Wow! With this contextual background, suddenly the poem speaks to me, captivates me, in a way closer to how the original readers of Basho's Journey to the Deep North must have known, enjoying the range of subtle  resonances. After reading this, I did internet searches of Sado Island, and found pictures of the island

Ono-game rock on Sado Island
photos of the sea and waves around Sado (taken by a monk!), 

Waves around Sado Island
and woodblock prints 

The priest Nichiren going into exile on Sado island, by Utagawa Kuniyoshi


which show something of the significance of Sado Island to the Japanese. Indeed, it encouraged me to try my own translation, trying to capture more of the "backstory":
The sea is rough, but
over all, even Sado,
flows Heaven's River
Some additional translations of this poem can be found here.

This has been an experience that brings home the importance of taking time with reading Haiku. The temptation for a modern reader is, with such brief works, to skip from one to the next in the anthology, looking for that one which "grabs" you. But even in Basho's day, the works were almost always set in a context that helped frame the experience. For instance, much of Basho's work is preserved in his travel journals. There we read his prose (Haibun) preceding the poems almost as an introduction and commentary.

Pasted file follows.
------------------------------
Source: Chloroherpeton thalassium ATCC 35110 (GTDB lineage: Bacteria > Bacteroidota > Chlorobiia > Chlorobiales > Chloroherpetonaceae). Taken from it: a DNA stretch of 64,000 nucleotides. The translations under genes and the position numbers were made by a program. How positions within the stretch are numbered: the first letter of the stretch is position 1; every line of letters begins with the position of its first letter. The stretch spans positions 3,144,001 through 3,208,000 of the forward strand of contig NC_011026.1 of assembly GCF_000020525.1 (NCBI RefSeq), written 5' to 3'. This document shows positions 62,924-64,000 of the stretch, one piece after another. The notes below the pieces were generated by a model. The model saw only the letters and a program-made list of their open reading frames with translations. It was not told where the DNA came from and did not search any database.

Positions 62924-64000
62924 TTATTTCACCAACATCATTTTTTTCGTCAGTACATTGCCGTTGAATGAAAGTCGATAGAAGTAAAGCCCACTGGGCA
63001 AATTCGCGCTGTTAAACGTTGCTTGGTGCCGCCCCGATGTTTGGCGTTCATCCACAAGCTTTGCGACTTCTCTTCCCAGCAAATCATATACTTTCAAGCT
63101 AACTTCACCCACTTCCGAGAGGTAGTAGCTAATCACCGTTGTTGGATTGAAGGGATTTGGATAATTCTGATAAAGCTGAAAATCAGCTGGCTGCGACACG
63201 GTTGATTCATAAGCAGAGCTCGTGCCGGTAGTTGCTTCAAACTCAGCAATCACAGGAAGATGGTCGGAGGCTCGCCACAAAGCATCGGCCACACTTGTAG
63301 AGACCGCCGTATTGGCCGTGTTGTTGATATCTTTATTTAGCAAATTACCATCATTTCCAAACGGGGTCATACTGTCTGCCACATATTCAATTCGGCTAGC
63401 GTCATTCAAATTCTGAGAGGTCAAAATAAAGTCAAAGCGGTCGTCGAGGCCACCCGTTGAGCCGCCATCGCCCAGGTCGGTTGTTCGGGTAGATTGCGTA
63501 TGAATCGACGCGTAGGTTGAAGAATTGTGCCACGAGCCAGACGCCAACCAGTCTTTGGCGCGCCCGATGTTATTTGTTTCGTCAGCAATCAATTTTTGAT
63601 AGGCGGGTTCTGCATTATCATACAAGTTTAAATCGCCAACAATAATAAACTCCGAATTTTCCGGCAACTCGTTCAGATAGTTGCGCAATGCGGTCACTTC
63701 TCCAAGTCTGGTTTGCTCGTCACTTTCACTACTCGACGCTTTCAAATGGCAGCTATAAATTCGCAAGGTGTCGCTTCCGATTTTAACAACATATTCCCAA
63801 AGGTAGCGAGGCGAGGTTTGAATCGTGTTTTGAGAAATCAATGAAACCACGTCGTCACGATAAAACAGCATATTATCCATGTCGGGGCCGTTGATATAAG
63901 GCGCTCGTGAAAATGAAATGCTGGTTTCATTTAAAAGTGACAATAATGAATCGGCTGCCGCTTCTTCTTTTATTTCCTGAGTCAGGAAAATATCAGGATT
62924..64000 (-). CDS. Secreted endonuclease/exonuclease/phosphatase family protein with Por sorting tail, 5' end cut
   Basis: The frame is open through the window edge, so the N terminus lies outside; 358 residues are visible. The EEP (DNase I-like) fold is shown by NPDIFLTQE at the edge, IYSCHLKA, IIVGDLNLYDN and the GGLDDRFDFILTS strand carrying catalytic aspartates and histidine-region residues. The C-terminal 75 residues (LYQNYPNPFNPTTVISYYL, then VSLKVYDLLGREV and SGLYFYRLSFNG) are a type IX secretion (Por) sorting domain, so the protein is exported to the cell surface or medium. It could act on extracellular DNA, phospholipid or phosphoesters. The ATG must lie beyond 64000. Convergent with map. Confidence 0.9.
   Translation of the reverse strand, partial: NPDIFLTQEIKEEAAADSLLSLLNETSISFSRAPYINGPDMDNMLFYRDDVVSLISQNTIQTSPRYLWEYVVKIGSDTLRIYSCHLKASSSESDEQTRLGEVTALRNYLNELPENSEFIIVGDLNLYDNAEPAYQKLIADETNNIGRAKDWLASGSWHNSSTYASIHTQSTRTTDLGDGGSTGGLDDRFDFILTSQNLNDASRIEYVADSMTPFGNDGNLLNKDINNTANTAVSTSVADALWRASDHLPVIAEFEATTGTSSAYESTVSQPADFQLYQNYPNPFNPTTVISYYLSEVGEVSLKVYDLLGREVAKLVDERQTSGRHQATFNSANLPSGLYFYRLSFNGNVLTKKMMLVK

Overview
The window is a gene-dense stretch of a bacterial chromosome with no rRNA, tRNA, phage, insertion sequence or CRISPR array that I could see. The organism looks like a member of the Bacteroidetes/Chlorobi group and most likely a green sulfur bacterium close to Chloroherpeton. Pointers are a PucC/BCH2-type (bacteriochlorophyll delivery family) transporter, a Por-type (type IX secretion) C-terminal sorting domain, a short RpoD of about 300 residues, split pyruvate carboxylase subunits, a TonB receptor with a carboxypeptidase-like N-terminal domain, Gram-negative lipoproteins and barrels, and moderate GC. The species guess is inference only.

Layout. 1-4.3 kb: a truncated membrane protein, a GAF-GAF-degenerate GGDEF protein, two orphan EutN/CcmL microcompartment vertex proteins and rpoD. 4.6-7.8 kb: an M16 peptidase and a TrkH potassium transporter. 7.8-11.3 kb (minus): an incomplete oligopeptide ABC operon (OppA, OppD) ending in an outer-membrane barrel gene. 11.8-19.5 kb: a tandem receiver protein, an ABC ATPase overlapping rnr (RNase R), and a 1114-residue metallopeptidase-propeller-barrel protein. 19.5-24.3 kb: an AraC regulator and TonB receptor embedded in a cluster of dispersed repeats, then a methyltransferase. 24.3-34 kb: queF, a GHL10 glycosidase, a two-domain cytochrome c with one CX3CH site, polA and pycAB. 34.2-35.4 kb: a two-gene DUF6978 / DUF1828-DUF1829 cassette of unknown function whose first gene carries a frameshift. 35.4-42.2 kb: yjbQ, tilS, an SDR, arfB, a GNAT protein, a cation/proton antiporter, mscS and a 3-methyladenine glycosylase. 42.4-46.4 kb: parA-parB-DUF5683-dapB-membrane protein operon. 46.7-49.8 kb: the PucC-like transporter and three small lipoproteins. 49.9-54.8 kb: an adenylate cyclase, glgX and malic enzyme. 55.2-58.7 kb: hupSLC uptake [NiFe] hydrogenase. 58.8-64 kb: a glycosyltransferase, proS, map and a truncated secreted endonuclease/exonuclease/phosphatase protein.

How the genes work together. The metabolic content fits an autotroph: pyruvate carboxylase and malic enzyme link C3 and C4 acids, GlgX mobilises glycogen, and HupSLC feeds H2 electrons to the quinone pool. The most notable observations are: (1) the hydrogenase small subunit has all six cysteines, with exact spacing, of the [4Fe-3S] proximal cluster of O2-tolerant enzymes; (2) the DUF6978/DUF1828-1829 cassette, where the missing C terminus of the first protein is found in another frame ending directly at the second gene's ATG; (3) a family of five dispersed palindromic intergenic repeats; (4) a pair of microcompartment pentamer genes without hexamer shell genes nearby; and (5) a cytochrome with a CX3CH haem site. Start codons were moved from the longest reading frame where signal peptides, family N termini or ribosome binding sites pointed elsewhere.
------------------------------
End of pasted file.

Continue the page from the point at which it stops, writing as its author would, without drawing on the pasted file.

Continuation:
So the lesson for me today is when reading translated Japanese Haiku (or translations from any other language) it is important for a haiku apprentice to spend time - not only exploring other translated versions of the poem, but also researching context and connotations.

Another aspect of Haiku culture that we English-speakers lack, is the culture of "group" appreciation of haiku. There certainly are Haiku groups in English speaking countries, but most people first experience haiku alone with a book. In Basho's time, and today, publishing Haiku was very much a public event, and people gathered to read and discuss the works of famous poets. In such groupings, different people could be counted to on pick up various references to ancient poems, to connotations of landscape etc and bring them to the attention of the group, so enhancing everyone's enjoyment.